Evidence that nature can improve mental health and wellbeing has been germinating slowly but surely.
To give it roots, researchers have developed a conceptual model to help inform decisions about including greenery in urban environments.
Their paper, published in the journal Science Advances, includes a consensus statement about the mental health benefits of nature from more than two dozen experts in natural, social and health sciences, including architecture, psychology, public health, and medicine.
“For millennia, many different cultures, traditions, and religious and spiritual practices have spoken directly to our deep relationship with nature,” says lead author Gregory Bratman from the University of Washington, US.
“And more recently, … evidence has been steadily gathering in this emerging, interdisciplinary field.”
Yet many city areas are nature deprived, he adds, and people’s access is dwindling due to growing urbanisation, compounded by modern lifestyles.
Concurrently, years lived with disability from mental illness now constitutes a third of the global burden of disease – on par with heart disease and stroke.
The authors reviewed multi-level evidence that supports links between nature and psychological wellbeing, including positive states, a sense of meaning and purpose, cognition, imagination and creativity.
“In hundreds of studies, nature experience is associated with increased happiness, social engagement, and manageability of life tasks, and decreased mental distress,” says senior author Gretchen Daily from Stanford University, US.
Although these all have other contributing influences, research hints at connections between low nature exposure and other mental illnesses as well, including anxiety and attention deficit hyperactivity disorder.
This body of research, which the authors write should soon allow meaningful, accurate predictions about environmental impacts on mental health, formed a basis for their model.
Given the best available evidence, the model itself draws from other ecosystem service models. In an elaborate stepwise fashion, it factors in natural features that promote mental health, people’s dose and exposure and the resulting psychological benefits.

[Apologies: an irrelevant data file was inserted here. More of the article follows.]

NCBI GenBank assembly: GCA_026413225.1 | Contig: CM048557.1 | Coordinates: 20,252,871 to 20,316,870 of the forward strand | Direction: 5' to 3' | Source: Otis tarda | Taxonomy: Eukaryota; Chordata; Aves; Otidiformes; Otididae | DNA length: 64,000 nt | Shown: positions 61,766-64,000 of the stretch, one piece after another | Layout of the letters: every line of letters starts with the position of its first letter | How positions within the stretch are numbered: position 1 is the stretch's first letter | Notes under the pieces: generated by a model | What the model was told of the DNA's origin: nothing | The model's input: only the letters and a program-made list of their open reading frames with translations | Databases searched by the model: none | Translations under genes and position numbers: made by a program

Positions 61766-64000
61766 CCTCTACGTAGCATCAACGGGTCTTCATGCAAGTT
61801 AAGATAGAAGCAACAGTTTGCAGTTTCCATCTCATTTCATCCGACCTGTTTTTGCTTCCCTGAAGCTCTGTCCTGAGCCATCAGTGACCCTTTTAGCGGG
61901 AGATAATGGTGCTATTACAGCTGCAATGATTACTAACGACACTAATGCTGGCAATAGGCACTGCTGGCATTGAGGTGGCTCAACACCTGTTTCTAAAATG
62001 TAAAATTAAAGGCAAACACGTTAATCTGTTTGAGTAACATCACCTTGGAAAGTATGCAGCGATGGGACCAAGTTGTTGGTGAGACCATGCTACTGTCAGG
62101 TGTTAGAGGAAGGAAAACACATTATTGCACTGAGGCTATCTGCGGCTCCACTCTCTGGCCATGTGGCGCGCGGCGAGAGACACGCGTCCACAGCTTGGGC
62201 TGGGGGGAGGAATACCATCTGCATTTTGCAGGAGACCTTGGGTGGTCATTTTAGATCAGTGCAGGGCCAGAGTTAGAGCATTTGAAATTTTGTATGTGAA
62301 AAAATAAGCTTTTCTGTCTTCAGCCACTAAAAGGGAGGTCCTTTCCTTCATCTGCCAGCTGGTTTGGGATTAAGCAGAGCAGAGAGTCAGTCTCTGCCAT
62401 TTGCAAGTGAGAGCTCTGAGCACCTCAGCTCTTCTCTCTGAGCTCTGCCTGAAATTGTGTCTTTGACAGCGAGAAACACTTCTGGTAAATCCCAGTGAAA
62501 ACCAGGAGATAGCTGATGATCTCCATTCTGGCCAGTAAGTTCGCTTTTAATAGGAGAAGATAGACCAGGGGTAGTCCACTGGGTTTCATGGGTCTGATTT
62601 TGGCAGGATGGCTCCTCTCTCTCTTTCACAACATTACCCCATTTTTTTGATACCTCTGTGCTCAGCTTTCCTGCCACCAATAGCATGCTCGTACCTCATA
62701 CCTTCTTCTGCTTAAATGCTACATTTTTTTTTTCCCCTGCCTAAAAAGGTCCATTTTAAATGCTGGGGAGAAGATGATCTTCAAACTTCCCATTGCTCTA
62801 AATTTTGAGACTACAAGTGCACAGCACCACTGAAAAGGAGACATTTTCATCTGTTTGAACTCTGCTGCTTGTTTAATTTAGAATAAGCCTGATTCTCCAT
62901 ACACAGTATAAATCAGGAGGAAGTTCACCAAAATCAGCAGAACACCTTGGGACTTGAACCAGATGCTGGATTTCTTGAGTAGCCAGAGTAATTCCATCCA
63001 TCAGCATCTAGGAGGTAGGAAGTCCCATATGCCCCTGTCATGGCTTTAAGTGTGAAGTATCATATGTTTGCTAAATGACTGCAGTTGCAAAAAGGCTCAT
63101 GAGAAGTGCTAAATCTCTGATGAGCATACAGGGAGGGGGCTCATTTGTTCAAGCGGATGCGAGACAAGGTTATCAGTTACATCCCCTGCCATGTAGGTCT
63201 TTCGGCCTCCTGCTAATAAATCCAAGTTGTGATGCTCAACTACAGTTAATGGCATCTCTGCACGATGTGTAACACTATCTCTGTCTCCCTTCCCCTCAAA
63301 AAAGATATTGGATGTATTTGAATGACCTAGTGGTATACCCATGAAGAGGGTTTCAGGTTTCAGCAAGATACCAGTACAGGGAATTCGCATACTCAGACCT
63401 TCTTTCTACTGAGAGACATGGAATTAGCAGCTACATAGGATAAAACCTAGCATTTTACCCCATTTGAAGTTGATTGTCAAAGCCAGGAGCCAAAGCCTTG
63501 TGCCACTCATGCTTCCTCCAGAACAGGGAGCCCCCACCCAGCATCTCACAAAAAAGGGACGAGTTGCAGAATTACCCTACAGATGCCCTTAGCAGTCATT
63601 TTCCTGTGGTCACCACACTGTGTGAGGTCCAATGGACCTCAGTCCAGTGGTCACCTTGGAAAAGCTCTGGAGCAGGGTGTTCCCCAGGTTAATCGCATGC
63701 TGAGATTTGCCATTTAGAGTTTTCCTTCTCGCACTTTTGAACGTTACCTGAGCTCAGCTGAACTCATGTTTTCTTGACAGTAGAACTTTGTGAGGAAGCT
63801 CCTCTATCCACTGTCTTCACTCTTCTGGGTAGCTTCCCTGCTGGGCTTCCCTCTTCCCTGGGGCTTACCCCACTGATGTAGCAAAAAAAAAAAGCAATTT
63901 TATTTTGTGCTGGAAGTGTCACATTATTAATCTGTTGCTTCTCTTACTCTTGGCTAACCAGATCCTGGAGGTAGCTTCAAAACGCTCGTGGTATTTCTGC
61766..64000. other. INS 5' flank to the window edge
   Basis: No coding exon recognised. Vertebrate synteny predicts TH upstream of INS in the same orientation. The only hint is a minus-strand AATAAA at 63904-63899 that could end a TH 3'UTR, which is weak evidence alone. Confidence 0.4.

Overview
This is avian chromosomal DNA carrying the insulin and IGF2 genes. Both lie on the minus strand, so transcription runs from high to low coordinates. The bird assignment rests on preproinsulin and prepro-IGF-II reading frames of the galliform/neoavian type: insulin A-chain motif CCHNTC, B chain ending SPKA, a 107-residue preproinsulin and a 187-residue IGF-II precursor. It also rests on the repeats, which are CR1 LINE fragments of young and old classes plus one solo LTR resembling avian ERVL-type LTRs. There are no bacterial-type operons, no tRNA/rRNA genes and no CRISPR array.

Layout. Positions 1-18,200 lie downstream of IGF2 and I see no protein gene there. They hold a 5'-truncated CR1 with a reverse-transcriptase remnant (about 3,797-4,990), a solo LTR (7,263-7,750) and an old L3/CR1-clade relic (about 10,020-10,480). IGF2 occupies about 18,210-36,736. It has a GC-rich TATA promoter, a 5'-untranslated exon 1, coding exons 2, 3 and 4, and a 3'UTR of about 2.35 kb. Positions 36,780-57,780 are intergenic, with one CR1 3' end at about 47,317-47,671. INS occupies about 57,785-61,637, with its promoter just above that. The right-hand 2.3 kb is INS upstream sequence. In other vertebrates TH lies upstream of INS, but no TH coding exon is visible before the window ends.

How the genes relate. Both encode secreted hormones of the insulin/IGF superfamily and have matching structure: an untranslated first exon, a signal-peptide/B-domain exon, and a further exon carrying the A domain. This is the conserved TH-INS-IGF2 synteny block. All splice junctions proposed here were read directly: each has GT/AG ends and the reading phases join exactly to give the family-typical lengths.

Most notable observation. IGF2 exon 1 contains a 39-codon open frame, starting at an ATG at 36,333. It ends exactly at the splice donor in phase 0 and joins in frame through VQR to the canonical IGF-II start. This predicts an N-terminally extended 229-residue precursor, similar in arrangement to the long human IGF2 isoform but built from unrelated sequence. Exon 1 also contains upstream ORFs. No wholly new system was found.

The framework aims to help stakeholders such as city planners, landscape architects, developers, engineers and community organisations evaluate the psychological impacts of decisions that impact the environment.
The authors hope this will inform planning, funding, and development of public spaces, and improve mental health equity in deprived communities.
Similar efforts are already being made to improve general health, they note, such as urban tree canopies to enhance air quality, structuring parks to increase physical activity, and addressing health disparities by targeting poorer neighbourhoods.
Research on mental health impacts of nature is still emerging, Bratman acknowledges, saying that studies still need to clarify causal mechanisms and build a more thorough evidence base.
“For example,” he says, “more work needs to be done regarding questions about how and whether different types of nature impact different people differently.”
As the evidence grows, the model can be developed along with it. But it is critical to start somewhere, the authors argue.
“The repercussions of these choices on mental health may add up to be quite significant on a population level,” they write, “and a framework is needed for their consideration and integration into decision-making today that will have an influence in the decades to come.”
Natalie Parletta is a freelance science writer based in Adelaide and an adjunct senior research fellow with the University of South Australia.
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